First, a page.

Training winning ceili teams
While there is a lot of time and effort devoted to solo dancing, ceili dancing takes centre stage at many schools in the lead up to Oireachtas and Worlds. Producing top teams is tough work though. Following on from our last story about putting a strong team together, we asked our experts how they train their teams, and get them to work as one cohesive unit.
Putting together a team is not an easy task. According to Conor Ayres, ADCRG, from the Christine Ayres School of Irish Dancing, there are a variety of factors to take into consideration when placing dancers into couples and various positions, including their age and experience. “In senior teams, we like to keep our teams the same where possible, as they are used to working together. It ensures consistency, and gives them a goal to achieve i.e. they may have won a championship last year. They will then work towards trying to retain that title for the next competition. In younger teams, height, dedication i.e. regular class attendance, and abilities are all factors.”
Team spirit and leadership
One of the best ways to build team spirit and encourage team work is through dancing ceili. Dancers learn skills that are valuable for life, and make friends in the process. But teamwork doesn’t always come naturally. Marie Moore, ADCRG, from the Marie Moore School, notes, “We feel teams are an important part of a dancer’s life – it creates team spirit, morale and bonding with other class members. It also helps with the overall fitness of the dancer.” Ayres adds, “Bonding comes naturally through being in teams all year but it’s always nice to encourage some after class social interaction.”
Another way to foster teamwork is through assigning a team captain. Colleen Schroeder, ADCRG, from the Lynn O’Grady Quinlan Connick Academy, relays her experience, saying, “Usually the team is in charge of selecting the team captain. It’s the first thing they need to do as a team. I feel it is so important that the team cares enough to allow a member to be in charge of leading the team in the right direction. When the team members stop arguing amongst each other and start listening to the team captain it shows the teacher that this team is serious and wants to work together. The duties of a team captain are to call the counts to the team and to point out little things that are wrong that need to be corrected. They are also in charge of the group text messages that go out to the team and will sometimes even schedule practices outside of regular ceili practice with the TCRG!” This cooperation can start at an early age, with Ayres mentioning, “We assign a team captain in younger teams. It’s a nice encouragement for them, and we usually assign that position to a dancer who may need a boost in confidence.”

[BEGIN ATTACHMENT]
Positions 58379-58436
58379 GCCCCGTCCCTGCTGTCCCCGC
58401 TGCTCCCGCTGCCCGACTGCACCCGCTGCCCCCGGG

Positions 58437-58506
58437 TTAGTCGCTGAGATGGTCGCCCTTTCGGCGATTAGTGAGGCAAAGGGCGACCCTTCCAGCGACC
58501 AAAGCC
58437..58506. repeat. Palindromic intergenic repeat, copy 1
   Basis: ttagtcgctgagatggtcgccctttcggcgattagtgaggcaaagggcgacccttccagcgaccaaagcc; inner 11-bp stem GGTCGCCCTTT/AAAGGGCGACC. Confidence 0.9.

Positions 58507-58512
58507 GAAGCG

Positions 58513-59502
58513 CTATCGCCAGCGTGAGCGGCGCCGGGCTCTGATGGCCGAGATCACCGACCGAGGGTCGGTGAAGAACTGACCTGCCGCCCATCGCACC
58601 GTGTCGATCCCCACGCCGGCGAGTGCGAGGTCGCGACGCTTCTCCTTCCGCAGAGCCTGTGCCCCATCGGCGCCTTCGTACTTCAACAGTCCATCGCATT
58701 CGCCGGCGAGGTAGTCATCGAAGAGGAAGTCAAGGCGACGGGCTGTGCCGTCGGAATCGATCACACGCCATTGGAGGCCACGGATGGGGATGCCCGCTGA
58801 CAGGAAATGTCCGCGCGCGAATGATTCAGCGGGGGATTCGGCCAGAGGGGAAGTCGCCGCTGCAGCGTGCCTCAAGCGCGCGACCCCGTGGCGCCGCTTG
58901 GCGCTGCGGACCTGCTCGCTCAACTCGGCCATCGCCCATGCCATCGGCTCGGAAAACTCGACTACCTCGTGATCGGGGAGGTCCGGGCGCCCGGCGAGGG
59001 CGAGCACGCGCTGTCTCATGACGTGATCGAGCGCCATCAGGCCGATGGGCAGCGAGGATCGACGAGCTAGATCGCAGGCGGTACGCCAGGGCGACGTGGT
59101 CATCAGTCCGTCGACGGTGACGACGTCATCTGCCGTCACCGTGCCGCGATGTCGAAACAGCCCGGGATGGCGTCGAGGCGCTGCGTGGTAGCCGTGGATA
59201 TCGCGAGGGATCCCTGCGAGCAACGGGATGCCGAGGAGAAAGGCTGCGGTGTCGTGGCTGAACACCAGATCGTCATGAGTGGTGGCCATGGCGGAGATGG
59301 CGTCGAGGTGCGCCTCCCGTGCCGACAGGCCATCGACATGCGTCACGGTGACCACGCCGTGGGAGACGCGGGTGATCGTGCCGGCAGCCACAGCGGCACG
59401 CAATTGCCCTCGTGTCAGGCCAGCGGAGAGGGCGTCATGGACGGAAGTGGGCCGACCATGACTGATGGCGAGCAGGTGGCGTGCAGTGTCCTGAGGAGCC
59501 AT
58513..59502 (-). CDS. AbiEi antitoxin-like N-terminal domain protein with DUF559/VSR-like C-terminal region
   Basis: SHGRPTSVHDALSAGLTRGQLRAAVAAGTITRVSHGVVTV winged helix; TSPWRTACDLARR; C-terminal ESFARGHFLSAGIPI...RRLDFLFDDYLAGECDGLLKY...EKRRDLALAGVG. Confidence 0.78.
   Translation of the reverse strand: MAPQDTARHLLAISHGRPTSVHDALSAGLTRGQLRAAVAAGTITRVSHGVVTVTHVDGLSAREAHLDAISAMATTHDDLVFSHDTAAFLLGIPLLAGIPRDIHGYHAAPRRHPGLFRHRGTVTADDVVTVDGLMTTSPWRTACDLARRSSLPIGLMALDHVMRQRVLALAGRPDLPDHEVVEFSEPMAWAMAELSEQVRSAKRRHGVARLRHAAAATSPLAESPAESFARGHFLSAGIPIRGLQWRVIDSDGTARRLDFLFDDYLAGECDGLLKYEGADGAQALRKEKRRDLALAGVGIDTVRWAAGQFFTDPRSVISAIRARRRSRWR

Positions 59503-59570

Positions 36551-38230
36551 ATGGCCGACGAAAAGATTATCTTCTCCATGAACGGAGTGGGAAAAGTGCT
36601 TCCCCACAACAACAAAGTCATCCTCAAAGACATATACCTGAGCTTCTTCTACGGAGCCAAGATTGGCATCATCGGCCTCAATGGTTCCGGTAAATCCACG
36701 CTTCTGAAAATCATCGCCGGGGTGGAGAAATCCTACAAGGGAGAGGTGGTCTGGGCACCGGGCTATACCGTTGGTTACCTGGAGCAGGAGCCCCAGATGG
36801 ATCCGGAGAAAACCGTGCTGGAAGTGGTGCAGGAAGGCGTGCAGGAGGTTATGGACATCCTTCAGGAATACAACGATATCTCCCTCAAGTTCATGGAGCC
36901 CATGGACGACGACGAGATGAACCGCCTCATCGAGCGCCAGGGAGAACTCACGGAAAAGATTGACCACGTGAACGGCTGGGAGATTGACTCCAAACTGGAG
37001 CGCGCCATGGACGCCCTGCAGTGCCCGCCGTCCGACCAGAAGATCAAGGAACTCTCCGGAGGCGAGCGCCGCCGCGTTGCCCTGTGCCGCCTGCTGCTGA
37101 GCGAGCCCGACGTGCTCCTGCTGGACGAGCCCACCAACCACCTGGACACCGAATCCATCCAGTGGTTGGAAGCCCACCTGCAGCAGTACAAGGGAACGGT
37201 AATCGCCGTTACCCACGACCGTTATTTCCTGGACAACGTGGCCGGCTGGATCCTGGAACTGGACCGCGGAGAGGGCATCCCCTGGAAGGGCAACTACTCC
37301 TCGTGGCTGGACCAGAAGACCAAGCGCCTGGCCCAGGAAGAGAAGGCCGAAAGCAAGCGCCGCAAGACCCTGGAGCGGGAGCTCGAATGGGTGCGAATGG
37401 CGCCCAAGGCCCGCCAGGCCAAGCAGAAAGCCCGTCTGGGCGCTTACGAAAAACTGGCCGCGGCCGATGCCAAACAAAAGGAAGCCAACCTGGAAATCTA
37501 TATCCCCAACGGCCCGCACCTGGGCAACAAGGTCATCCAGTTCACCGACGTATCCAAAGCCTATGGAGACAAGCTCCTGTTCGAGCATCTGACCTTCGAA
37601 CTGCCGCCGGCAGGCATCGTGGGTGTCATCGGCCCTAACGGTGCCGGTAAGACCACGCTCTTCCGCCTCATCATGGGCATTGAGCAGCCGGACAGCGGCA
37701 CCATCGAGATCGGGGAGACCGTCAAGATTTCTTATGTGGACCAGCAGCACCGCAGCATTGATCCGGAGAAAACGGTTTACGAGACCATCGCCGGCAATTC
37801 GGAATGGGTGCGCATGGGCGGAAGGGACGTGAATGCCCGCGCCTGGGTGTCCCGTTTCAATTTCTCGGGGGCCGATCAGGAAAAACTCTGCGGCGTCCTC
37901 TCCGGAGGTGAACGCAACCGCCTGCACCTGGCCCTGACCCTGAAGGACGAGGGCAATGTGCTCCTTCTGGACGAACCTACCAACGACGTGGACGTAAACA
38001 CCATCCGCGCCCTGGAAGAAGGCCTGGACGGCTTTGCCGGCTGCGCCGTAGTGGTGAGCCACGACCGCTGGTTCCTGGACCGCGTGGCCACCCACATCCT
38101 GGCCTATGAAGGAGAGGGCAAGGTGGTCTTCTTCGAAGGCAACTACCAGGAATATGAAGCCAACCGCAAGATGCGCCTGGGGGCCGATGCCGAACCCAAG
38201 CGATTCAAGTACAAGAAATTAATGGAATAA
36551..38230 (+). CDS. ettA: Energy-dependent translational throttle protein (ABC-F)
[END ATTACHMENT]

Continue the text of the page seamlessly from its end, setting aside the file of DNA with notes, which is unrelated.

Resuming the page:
Drills drills drills
When it comes to hands and feet, it’s all about drilling the pieces before it all comes together. Schroeder explains, “We drill the teams in different formations depending on what we are working on. There are times where dancers will just stand in a straight line facing the mirror so they can see themselves and other times when it’s important to stay in their group.” Moore echoes this, saying, “We do plenty of drills on footwork, hands and arms in lines, and then follow through in the team formation.”
Ayres points out the importance of drills in helping to put teams together. “We start with drills early in the year, to not only make sure everyone is on the same page with footwork and arm work, but also monitor who’s working well together, then after we put the teams together we work in formations.” When it comes to drilling though, Schroeder has the final word, saying, “More important than drilling is the desire of the team members to want to work on and fix what they are doing. If the dancers on the team don’t want it bad enough they will not correct their feet and stay in a straight line no matter how much the teacher drills. Making the dancers understand that it’s up to them to fix corrections is the first thing that needs to be drilled!” Truer words were never spoken.
Do you teach teams? Are you a team dancer? What do you like about dancing on a team? Leave a comment below or join the conversation on our Facebook page.